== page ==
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 8 3/4 Rear End

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Evil_Fury
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PostSubject: 8 3/4 Rear End   Sat Nov 19, 2011 4:58 am

8 ¾
The only Banjo axle produced by Chrysler.
Introduced 1957…DOA by 1974
Last year in A bodies: 1972
Last year in E bodies: 1974

This is "the” axle to run on the street. A plethora of gear ratio's exist OEM and aftermarket (except for 741), easy centre section swapping (run the economy centre section during the week and swap in the big gear centre for drag racing), great strength. It looks like a Ford 9" with the centre section being retained in the housing by a circle of nuts on studs in FRONT of the differential.

YEARS

1957 - 1964
This 8 ¾ has its brakes attached to the axle shaft by a large nut. I don't know anything about them but to avoid them. Casting # 1820657

1965 - 1974
This 8 ¾ has flanged axle shafts as used on later A bodies.
A body Info: 55.6" width (flange to flange) / 51.4" housing flange to flange / 43.02" spring seat centre to centre

8 3/4 CENTRE SECTIONS
The 8 ¾ came with several different centre sections as listed below some are stronger than others:
657 1957 - 1964
741 1965 - 1974
742 1957 - 1968
489 1969 - 1974
****NOTE all centre sections are interchangeable into any 8 ¾ housing. So if you have a weak 741 centre section in your A body 8 ¾ you can swap it for a 742 or 489 with no problems.


8 3/4 CASTING NUMBERS
1820657 AKA "657"
The 657 is as equally weak as the 741 described below but nowhere near as common. It is a 1 3/8" pinion shaft unit like the 741 and was discontinued in 1964. This was the year when Chrysler dropped the tapered axle shafts that had the brake assembly attached to the axle with a keyway and large nut. If you see this rear end....RUN! However, the pumpkin can be swapped into a later housing or rear end.

2070741 AKA "741" :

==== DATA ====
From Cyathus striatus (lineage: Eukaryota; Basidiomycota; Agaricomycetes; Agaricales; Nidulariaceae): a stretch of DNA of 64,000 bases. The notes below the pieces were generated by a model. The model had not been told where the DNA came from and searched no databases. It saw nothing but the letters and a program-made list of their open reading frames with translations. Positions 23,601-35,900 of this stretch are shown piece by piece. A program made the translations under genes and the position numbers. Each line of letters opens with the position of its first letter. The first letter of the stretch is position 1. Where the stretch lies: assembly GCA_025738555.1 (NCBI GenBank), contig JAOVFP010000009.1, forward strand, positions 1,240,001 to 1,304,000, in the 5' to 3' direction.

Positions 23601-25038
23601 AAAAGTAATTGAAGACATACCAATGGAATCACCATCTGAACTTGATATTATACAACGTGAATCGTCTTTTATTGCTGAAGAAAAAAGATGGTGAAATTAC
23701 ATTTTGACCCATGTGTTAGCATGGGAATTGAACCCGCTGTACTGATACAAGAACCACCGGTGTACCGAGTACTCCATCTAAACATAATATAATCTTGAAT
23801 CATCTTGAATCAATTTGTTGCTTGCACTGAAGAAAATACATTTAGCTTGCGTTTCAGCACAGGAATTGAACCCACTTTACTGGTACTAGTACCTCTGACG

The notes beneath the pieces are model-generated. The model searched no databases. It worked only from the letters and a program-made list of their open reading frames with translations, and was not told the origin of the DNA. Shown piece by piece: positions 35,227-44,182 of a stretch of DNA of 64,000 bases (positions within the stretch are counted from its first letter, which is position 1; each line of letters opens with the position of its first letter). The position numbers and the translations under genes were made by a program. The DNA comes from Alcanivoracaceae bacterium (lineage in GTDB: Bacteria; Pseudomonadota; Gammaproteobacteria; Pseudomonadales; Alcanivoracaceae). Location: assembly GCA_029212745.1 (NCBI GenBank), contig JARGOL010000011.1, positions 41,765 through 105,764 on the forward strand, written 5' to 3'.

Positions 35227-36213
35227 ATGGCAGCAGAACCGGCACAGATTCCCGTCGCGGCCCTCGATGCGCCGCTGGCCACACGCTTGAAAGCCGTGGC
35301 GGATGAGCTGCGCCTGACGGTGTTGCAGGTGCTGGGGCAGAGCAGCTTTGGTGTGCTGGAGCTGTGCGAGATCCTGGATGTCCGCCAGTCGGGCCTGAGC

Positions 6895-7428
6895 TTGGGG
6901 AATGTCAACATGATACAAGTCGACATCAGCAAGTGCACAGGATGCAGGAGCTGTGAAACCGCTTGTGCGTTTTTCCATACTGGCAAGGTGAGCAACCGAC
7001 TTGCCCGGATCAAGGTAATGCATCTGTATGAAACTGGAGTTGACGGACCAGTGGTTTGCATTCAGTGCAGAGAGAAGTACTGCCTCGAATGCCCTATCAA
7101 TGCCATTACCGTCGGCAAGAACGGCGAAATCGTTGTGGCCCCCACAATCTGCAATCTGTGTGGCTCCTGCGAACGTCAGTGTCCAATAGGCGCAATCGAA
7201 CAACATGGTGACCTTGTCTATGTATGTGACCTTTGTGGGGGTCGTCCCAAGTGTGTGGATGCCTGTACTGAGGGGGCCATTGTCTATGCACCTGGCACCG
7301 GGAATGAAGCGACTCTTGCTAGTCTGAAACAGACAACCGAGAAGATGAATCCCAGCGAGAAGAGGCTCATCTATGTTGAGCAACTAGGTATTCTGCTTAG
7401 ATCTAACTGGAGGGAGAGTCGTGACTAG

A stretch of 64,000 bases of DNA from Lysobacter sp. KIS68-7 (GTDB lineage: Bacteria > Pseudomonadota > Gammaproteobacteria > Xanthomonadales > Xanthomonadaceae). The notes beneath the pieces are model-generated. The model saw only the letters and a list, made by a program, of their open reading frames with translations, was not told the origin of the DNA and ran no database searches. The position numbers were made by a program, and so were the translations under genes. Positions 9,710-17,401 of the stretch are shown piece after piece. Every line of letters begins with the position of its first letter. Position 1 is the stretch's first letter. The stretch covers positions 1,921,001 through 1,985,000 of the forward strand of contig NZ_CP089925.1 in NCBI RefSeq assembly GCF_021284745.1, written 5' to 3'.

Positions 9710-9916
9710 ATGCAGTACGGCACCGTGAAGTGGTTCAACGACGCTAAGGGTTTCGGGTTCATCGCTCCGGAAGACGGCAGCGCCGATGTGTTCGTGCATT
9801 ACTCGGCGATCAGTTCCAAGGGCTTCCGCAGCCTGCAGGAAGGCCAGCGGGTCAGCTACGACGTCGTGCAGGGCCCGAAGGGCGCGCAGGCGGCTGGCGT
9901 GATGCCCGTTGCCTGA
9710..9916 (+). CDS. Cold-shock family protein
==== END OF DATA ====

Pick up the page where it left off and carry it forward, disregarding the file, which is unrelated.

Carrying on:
The 741 is the weakest 8 ¾ centre section you can buy. Commonly found in V8 A bodies before 1973. (Rumour: It is the only available axle in 1972 Darts / Valients….matter of fact is where I got my rear end from and it had a 741 in it but I swapped it for a 489 for $20.00 more)
The 741, besides being the weakest of the 8 ¾, has a limited amount of OEM and aftermarket bearings, gears, and other parts available. This unit when found in an A body rear is usually loaded with highway gears (However, I found a sure-grip 3.91 741 centre section in a 1967 cuda 340 "S" 4 speed car) and will have to be replaced with a stronger unit if you want to race. Best advice…try to swap it for a 742 or 489 section before you take that A body rear from the yard. If that is not possible it makes a nice cruising / backup unit.
A lot of people on the web boards hack on the 741 that it is too weak but most agree that it is hard to break it in a mild street application. So if you have a nice strong small block street car you will be hard pressed to bust this pumpkin. Sure grips found in these rears can be swapped into other housings as long as you take the carrier bearing and races with you (as they are different). SG's themselves are all the same except for the clutch and cone type units.
Info: 1 3/8 Pinion

2070742 AKA "742":
A real good section with lots of bearing/gears/parts available. Biggest gear ratio available 5.57. It doesn't use a crush sleeve like the later 489 so a lot of racers prefer it. If you find one with an original sure grip it is almost 99% odds in favour it is a sweet clutch type. More on this later.